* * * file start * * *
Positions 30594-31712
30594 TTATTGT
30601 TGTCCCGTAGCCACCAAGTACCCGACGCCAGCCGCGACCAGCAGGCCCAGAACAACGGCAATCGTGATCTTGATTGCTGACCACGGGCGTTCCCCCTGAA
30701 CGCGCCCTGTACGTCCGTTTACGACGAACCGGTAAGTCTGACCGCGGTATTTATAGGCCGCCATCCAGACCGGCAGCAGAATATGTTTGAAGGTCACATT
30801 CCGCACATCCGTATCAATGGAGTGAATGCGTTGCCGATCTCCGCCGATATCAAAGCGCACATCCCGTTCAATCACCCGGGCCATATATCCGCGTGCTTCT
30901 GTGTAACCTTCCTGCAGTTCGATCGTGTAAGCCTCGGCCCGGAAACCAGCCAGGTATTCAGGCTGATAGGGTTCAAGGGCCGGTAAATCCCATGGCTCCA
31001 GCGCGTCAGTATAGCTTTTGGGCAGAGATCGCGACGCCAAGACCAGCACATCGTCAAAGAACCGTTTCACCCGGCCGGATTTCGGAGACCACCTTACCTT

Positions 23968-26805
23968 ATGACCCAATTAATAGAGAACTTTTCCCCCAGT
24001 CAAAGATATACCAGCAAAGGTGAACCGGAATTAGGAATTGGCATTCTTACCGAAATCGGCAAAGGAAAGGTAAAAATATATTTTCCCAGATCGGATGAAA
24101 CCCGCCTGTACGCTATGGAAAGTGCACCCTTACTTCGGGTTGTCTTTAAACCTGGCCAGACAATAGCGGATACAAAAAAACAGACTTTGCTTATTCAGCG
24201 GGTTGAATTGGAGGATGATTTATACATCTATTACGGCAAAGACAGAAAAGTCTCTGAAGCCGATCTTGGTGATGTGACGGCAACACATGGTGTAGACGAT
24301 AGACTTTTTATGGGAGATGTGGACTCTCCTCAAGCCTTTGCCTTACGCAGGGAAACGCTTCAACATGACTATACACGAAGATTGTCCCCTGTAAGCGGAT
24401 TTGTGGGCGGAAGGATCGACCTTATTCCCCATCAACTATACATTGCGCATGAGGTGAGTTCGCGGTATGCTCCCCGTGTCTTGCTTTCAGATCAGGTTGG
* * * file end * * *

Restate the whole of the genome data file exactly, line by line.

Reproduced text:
Positions 30594-31712
30594 TTATTGT
30601 TGTCCCGTAGCCACCAAGTACCCGACGCCAGCCGCGACCAGCAGGCCCAGAACAACGGCAATCGTGATCTTGATTGCTGACCACGGGCGTTCCCCCTGAA
30701 CGCGCCCTGTACGTCCGTTTACGACGAACCGGTAAGTCTGACCGCGGTATTTATAGGCCGCCATCCAGACCGGCAGCAGAATATGTTTGAAGGTCACATT
30801 CCGCACATCCGTATCAATGGAGTGAATGCGTTGCCGATCTCCGCCGATATCAAAGCGCACATCCCGTTCAATCACCCGGGCCATATATCCGCGTGCTTCT
30901 GTGTAACCTTCCTGCAGTTCGATCGTGTAAGCCTCGGCCCGGAAACCAGCCAGGTATTCAGGCTGATAGGGTTCAAGGGCCGGTAAATCCCATGGCTCCA
31001 GCGCGTCAGTATAGCTTTTGGGCAGAGATCGCGACGCCAAGACCAGCACATCGTCAAAGAACCGTTTCACCCGGCCGGATTTCGGAGACCACCTTACCTT

Positions 23968-26805
23968 ATGACCCAATTAATAGAGAACTTTTCCCCCAGT
24001 CAAAGATATACCAGCAAAGGTGAACCGGAATTAGGAATTGGCATTCTTACCGAAATCGGCAAAGGAAAGGTAAAAATATATTTTCCCAGATCGGATGAAA
24101 CCCGCCTGTACGCTATGGAAAGTGCACCCTTACTTCGGGTTGTCTTTAAACCTGGCCAGACAATAGCGGATACAAAAAAACAGACTTTGCTTATTCAGCG
24201 GGTTGAATTGGAGGATGATTTATACATCTATTACGGCAAAGACAGAAAAGTCTCTGAAGCCGATCTTGGTGATGTGACGGCAACACATGGTGTAGACGAT
24301 AGACTTTTTATGGGAGATGTGGACTCTCCTCAAGCCTTTGCCTTACGCAGGGAAACGCTTCAACATGACTATACACGAAGATTGTCCCCTGTAAGCGGAT
24401 TTGTGGGCGGAAGGATCGACCTTATTCCCCATCAACTATACATTGCGCATGAGGTGAGTTCGCGGTATGCTCCCCGTGTCTTGCTTTCAGATCAGGTTGG